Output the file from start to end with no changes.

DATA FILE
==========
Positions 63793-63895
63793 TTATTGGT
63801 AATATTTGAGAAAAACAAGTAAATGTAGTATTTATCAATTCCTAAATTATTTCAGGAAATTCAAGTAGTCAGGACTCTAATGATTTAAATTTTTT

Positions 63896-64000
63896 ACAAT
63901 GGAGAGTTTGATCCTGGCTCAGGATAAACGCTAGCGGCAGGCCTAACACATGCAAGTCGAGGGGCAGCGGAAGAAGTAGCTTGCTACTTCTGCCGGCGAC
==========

Positions 63793-63895
63793 TTATTGGT
63801 AATATTTGAGAAAAACAAGTAAATGTAGTATTTATCAATTCCTAAATTATTTCAGGAAATTCAAGTAGTCAGGACTCTAATGATTTAAATTTTTT

Positions 63896-64000
63896 ACAAT
63901 GGAGAGTTTGATCCTGGCTCAGGATAAACGCTAGCGGCAGGCCTAACACATGCAAGTCGAGGGGCAGCGGAAGAAGTAGCTTGCTACTTCTGCCGGCGAC